Despite the continuing protests by Vietnam, the stand-off has continued, and is now in its third month. A few days ago, Nguyễn Mạnh Đông, head of the maritime affairs department at the Ministry of Foreign Affairs’ National Border Committee, in a detailed interview to the Vietnam News Agency, maintained that “Disputes are inevitable in interpretation and application of the [UNCLOS] Convention, but all countries have the obligation to settle these disputes in a peaceful manner via measures stipulated in Article 33 of the UN Charter and Article 279 of UNCLOS.”

China has become much more aggressive in the region in the last couple of years. A month before the current stand-off with Vietnam began, a Chinese ship sank a Philippines fishing boat in Bai Co Rong (Recto Bank).  Earlier in May 2019, a China Coast Guard vessel, Haijing 35111, reportedly prevented Malaysia’s oil rig operation near Luconia Shoals off the coast of the Sarawak State. In another move to assert its claims, China organized the seventh Sinan Cup Regatta in Duy Mộng island, part of the Hoàng Sa archipelago.

Meanwhile, Vietnam has reached out to India, the United States, Russia, Australia and other Indo-Pacific countries. But the regional and global reactions to these developments have been muted. Malaysia in its new foreign policy document has said, “the South China Sea should be a sea of cooperation, connectivity and community-building and not confrontation or conflict. This is in line with the spirit of Zone of Peace, Freedom and Neutrality (ZOPFAN). Malaysia will actively promote this vision in Asean.” Further, a joint statement issued on August 27 between Vietnam and Malaysia “emphasized the importance of self-restraint, non-militarization and observance of international legal obligations in good faith, respect for sovereignty, sovereign rights and jurisdiction of the coastal states, and rule of law in accordance with the 1982 UNCLOS and avoidance of activities that may escalate tensions.”

Extraregional powers have also made similar statements but not much beyond. Testifying in front of the U.S. Senate Foreign Relations Committee, David Stilwell, Assistant Secretary of State for the Bureau of East Asian and Pacific Affairs said, “through repeated illegal actions and militarization of disputed features, Beijing has and continues to take action to prevent ASEAN members from accessing over $2.5 trillion in recoverable energy reserves.”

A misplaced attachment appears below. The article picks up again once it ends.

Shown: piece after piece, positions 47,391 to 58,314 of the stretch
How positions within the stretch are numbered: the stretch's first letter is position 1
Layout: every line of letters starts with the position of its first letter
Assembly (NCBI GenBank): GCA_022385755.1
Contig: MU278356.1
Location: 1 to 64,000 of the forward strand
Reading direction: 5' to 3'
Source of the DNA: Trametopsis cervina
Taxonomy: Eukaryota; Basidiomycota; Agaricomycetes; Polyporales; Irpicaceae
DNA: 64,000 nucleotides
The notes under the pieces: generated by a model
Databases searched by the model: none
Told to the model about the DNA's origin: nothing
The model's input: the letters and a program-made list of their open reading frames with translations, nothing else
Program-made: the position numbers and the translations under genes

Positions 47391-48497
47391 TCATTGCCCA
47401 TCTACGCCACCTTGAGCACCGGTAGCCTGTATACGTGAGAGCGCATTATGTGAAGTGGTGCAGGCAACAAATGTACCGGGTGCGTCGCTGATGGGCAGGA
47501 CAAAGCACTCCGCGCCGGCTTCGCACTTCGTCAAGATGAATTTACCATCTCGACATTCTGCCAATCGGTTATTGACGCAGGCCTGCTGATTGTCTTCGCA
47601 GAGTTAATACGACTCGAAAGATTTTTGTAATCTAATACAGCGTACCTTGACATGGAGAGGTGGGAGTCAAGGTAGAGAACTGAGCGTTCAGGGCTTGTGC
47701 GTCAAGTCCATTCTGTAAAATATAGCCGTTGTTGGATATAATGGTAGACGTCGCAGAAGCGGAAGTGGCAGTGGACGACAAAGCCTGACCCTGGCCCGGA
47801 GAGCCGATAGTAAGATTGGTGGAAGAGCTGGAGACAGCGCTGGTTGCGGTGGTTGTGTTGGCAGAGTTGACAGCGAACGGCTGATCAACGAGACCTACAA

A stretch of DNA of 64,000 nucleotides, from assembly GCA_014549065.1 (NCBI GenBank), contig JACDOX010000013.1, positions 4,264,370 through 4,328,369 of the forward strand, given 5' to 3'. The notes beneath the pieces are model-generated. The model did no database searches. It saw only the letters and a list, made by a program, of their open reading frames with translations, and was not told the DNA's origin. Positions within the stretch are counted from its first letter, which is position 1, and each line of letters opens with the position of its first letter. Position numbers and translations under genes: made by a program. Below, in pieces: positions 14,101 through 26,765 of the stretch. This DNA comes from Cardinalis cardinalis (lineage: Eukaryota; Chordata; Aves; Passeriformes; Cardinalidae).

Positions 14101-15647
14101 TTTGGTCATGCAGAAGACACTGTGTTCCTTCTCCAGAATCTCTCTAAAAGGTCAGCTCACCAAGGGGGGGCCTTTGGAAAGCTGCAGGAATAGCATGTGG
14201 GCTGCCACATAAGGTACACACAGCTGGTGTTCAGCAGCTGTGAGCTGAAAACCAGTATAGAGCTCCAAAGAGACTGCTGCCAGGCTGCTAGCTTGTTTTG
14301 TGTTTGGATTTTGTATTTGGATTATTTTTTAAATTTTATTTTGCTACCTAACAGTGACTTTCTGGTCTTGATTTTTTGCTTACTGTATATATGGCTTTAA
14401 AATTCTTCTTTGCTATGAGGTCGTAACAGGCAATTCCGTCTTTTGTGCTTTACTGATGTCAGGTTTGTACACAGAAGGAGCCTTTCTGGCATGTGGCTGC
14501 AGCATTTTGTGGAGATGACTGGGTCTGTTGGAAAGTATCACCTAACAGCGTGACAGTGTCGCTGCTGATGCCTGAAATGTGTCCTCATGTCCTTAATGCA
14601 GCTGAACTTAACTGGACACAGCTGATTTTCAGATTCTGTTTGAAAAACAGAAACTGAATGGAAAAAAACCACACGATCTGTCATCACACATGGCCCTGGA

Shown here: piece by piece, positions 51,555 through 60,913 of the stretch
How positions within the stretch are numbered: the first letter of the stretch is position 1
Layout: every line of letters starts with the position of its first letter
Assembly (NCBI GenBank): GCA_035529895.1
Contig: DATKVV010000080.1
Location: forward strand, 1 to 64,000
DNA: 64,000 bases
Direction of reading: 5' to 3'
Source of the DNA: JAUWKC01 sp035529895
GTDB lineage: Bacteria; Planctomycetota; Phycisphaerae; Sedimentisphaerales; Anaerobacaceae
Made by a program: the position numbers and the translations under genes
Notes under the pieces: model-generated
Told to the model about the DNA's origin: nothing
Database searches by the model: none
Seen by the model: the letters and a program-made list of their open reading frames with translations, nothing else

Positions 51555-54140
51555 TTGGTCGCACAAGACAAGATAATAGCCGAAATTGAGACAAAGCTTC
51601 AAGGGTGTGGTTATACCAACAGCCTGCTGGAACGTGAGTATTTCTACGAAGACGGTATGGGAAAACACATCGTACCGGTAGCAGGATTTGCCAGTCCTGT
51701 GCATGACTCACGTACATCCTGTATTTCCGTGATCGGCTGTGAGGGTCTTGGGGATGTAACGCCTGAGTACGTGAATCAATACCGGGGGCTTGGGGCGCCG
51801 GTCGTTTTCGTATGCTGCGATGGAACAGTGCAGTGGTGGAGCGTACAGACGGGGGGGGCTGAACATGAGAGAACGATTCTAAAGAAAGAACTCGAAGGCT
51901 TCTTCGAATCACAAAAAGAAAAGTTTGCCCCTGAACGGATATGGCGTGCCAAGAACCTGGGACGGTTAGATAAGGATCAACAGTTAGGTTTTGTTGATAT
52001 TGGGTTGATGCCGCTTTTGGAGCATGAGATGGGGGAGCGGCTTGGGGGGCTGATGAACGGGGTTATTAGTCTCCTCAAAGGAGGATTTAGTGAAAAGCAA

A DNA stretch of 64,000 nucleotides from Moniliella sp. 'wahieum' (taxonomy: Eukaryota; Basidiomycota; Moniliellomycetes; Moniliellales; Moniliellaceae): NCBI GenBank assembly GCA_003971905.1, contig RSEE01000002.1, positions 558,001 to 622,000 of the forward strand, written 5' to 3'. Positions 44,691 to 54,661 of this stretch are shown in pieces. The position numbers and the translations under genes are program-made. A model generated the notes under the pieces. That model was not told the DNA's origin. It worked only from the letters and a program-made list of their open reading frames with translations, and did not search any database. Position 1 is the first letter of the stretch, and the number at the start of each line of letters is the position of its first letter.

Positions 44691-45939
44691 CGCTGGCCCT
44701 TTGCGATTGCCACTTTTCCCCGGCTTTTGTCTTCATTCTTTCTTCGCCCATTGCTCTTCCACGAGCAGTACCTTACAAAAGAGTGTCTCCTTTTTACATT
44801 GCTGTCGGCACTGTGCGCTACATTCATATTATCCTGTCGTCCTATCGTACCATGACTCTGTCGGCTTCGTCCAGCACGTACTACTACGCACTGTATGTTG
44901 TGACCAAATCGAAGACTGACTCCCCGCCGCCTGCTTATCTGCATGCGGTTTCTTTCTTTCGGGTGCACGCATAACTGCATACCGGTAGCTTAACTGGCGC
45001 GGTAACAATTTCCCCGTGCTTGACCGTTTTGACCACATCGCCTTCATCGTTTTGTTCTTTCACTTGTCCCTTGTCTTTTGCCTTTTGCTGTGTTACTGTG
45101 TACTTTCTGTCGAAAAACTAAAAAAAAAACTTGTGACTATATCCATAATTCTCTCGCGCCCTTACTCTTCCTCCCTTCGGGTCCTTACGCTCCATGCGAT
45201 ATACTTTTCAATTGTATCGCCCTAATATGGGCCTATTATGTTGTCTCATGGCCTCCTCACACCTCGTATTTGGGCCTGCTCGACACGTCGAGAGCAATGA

Other powers have stopped with reiterations of the importance of freedom of navigation, such as the India-France joint statement during Prime Minister Modi’s recent visit to France. The recently-held conference on Indian Ocean in the Maldives on September 3-4, where the prime minister of Sri Lanka and foreign ministers of Singapore, Maldives were present, also stressed the freedom of navigation but again there was no mention of South China Sea.

Japan has been slightly firmer, with the foreign minister saying that “South China Sea is an important sea lines of communications for Japan and many other countries.  It is directly related to the stability and the peace of the region, and the international community, including Japan, pay serious attention to the situation in South China Sea.  Japan opposes to any actions by anybody to increase the tension in South China Sea.”  Similarly, India has emphasized that it “has an abiding interest in the peace and stability in the region. India firmly stands for the freedom of navigation and over-flight, and unimpeded lawful commerce, in the international waters, in accordance with international laws, notably UNCLOS.”

It appears unlikely that Vietnam will be able to get any stronger support from its partners in the region and outside. It is also unlikely that Vietnam will be able to resist China on its own. Beijing appears to have correctly calculated that it does not have to fear any serious, united opposition.